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Reading IDX Files in D, an introduction to compile time programming
Aug 23
aberba
August 21
I have written an article targeted at people new to D on compile-time programming: https://www.active-analytics.com/blog/reading-idx-files-in-d/ and tweeted it here: https://twitter.com/chibisi/status/1296824381088440320?s=20

Comments welcome.

Thanks in advance.
August 21
On Fri, Aug 21, 2020 at 03:04:30PM +0000, data pulverizer via Digitalmars-d-announce wrote:
> I have written an article targeted at people new to D on compile-time programming: https://www.active-analytics.com/blog/reading-idx-files-in-d/
[...]

CSS leakage into text in 2nd bullet point under "Introduction": "uspadding: 0.5em;s" should be "uses".


T

-- 
Shin: (n.) A device for finding furniture in the dark.
August 21
On Friday, 21 August 2020 at 15:54:14 UTC, H. S. Teoh wrote:
> CSS leakage into text in 2nd bullet point under "Introduction": "uspadding: 0.5em;s" should be "uses".

Thanks, just fixed it.
August 21
On Fri, Aug 21, 2020 at 08:54:14AM -0700, H. S. Teoh via Digitalmars-d-announce wrote:
> On Fri, Aug 21, 2020 at 03:04:30PM +0000, data pulverizer via Digitalmars-d-announce wrote:
> > I have written an article targeted at people new to D on compile-time programming: https://www.active-analytics.com/blog/reading-idx-files-in-d/
> [...]
> 
> CSS leakage into text in 2nd bullet point under "Introduction": "uspadding: 0.5em;s" should be "uses".
[...]

Anyway, besides that typo / formatting error, this is a very interesting idea to generate type declarations at compile-time based on external files.  I'm gonna hafta "steal" this idea for my own projects. ;-)


T

-- 
Dogs have owners ... cats have staff. -- Krista Casada
August 21
On 8/21/20 8:04 AM, data pulverizer wrote:
> I have written an article targeted at people new to D on compile-time programming: https://www.active-analytics.com/blog/reading-idx-files-in-d/ and tweeted it here: https://twitter.com/chibisi/status/1296824381088440320?s=20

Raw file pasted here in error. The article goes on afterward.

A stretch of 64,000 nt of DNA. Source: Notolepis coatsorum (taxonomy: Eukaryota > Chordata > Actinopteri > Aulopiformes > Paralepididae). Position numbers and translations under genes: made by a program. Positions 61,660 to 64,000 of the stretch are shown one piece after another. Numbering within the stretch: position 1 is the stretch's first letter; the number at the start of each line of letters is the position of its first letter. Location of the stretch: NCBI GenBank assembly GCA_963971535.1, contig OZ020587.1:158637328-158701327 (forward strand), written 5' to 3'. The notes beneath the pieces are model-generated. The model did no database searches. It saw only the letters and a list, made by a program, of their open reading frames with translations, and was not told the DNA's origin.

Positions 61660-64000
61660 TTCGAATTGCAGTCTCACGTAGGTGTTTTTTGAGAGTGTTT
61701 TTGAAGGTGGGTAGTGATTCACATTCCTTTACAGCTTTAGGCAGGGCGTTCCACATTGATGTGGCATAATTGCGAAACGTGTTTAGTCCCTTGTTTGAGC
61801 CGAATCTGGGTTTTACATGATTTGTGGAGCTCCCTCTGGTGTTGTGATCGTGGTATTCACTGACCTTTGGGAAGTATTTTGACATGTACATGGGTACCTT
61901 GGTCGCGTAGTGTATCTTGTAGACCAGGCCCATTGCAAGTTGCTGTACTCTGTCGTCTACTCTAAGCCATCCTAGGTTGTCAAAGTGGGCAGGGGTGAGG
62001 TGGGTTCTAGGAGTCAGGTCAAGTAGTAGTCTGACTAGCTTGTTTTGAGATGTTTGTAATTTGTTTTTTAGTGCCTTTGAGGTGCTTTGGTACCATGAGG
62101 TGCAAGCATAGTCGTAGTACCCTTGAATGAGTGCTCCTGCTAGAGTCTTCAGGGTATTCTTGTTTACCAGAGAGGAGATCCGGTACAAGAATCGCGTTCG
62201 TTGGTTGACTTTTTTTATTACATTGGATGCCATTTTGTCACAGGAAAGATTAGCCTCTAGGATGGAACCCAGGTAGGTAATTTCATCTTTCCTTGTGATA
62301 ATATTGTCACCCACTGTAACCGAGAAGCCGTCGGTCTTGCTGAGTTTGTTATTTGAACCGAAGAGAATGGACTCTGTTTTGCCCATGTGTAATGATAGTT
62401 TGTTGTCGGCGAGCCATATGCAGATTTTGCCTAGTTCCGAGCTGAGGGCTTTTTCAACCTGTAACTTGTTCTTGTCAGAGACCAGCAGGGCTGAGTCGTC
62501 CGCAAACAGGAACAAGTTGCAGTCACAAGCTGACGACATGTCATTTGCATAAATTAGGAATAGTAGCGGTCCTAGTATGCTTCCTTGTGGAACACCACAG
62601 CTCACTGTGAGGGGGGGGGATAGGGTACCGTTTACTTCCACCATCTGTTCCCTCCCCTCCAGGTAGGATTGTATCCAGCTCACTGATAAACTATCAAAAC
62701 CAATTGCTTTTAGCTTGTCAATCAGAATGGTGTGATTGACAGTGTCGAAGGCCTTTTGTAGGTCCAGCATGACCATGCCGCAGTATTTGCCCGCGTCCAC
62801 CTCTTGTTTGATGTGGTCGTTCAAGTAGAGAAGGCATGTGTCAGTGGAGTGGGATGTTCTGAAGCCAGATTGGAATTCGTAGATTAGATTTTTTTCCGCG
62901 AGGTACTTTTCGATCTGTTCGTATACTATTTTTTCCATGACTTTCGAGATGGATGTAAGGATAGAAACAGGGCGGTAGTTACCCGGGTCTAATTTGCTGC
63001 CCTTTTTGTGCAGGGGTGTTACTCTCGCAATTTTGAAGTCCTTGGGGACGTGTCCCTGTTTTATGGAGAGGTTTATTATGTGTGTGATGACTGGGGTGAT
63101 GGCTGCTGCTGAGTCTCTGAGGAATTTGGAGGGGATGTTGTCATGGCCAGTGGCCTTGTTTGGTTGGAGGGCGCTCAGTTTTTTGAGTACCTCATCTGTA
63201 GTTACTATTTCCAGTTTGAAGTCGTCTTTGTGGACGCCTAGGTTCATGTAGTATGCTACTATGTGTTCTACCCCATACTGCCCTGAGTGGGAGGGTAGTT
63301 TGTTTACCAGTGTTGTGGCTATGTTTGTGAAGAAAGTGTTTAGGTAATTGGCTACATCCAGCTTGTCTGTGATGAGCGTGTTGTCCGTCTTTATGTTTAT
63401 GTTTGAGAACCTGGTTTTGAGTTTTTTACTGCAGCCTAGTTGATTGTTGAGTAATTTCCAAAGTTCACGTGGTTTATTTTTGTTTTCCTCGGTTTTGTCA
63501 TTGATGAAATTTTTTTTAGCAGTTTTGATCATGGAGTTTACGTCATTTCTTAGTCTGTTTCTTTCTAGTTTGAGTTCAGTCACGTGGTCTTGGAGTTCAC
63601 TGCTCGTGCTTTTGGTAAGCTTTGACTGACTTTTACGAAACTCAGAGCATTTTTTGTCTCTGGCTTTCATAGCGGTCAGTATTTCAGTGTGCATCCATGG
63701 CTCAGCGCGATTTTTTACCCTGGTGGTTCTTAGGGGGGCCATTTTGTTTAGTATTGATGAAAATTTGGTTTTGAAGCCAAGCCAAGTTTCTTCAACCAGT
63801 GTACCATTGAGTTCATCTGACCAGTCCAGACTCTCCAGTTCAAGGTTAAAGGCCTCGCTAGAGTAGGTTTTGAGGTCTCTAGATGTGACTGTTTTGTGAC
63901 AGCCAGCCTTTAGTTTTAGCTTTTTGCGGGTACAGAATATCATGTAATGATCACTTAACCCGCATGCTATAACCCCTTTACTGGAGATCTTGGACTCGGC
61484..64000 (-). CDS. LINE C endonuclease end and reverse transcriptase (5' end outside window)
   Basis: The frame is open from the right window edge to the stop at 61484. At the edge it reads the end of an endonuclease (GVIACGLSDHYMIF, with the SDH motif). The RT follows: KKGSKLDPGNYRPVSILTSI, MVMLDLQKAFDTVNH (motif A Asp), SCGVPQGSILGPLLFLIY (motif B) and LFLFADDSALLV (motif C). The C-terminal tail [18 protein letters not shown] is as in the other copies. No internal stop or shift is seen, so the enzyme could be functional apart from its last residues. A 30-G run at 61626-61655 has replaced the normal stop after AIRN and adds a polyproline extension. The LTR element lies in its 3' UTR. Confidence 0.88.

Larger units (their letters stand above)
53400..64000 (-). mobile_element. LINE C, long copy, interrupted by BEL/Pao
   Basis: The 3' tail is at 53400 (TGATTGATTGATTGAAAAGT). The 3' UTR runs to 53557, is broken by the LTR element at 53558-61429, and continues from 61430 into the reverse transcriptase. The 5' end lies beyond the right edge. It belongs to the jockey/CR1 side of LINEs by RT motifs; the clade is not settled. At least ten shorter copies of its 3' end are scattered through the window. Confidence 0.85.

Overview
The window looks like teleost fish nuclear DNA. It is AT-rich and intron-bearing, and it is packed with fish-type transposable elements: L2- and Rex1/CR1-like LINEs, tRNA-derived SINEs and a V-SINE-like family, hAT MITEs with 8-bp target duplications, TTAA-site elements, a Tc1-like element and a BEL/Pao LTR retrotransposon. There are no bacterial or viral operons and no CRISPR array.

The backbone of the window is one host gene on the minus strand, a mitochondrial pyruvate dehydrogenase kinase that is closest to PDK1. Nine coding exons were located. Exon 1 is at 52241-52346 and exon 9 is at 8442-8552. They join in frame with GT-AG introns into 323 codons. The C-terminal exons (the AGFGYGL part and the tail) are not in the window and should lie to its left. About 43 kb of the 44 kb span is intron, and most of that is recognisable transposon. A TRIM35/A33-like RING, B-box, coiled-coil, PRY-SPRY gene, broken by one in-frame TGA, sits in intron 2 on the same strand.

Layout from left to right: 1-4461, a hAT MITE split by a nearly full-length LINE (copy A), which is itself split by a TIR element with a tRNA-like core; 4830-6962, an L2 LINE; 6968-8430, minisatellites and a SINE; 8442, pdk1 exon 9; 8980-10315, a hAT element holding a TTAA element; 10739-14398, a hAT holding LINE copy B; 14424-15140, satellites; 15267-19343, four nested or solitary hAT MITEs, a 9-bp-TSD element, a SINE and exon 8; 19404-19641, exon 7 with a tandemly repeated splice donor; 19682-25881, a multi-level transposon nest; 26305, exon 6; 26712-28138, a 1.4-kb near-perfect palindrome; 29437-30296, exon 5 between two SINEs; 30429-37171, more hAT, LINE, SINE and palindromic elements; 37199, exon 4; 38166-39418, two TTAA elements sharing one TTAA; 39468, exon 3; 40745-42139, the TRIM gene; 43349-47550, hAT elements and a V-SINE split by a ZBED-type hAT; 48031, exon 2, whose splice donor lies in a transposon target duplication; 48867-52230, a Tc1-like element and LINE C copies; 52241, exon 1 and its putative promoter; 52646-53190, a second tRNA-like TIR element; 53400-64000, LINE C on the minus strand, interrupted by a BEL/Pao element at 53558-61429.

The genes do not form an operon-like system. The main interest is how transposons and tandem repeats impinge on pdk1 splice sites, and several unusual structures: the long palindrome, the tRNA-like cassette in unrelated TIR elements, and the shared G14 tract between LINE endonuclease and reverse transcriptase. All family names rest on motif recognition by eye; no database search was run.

> 
> Comments welcome.
> 
> Thanks in advance.

Great article. (There are other typos in there; I would be happy to review your next articles. :) )

I use "import expressions" for parsing files at compile time as well but your article gave me some ideas where I may be able to parse types of fields very similar to your example.

In my case I found a limitation: I cannot "iterate a directory" and import all file contents in there (the limitation is related to a C library function not having source code so it cannot be evaluated). So, I use a build step to generate the file that contains all files in my directory. So, I first import the file list then 'static foreach' that list to import and parse contents of other files.

For the record, here is an example of code that does not work at compile time:

import std.file;

void main() {
  static foreach (entry; dirEntries(".", SpanMode.shallow)) {
  }
}

Error: `fakePureCalloc` cannot be interpreted at compile time, because it has no available source code

(I think the error message is different in dmd 2.084 where my project currently uses.)

Ali
August 21
On Fri, Aug 21, 2020 at 01:18:30PM -0700, Ali Çehreli via Digitalmars-d-announce wrote: [...]
> In my case I found a limitation: I cannot "iterate a directory" and import all file contents in there (the limitation is related to a C library function not having source code so it cannot be evaluated).

The actual limitation is that string imports do not allow reading directory contents (the C function can be replaced if such were allowed).  Generally, I don't expect directory traversal to ever be allowed at compile-time, since it opens the door to a huge can o' security worms. :-P


> So, I use a build step to generate the file that contains all files in my directory. So, I first import the file list then 'static foreach' that list to import and parse contents of other files.

Yeah, that's probably the simplest solution.


[...]
> Error: `fakePureCalloc` cannot be interpreted at compile time, because it has no available source code
> 
> (I think the error message is different in dmd 2.084 where my project
> currently uses.)
[...]

fakePureCalloc is a red herring; even if it weren't a problem, you'd eventually run into the problem that you cannot do directory traversal at compile-time.


T

-- 
Time flies like an arrow. Fruit flies like a banana.
August 21
On 8/21/20 1:33 PM, H. S. Teoh wrote:

> On Fri, Aug 21, 2020 at 01:18:30PM -0700, Ali Çehreli via Digitalmars-d-announce wrote: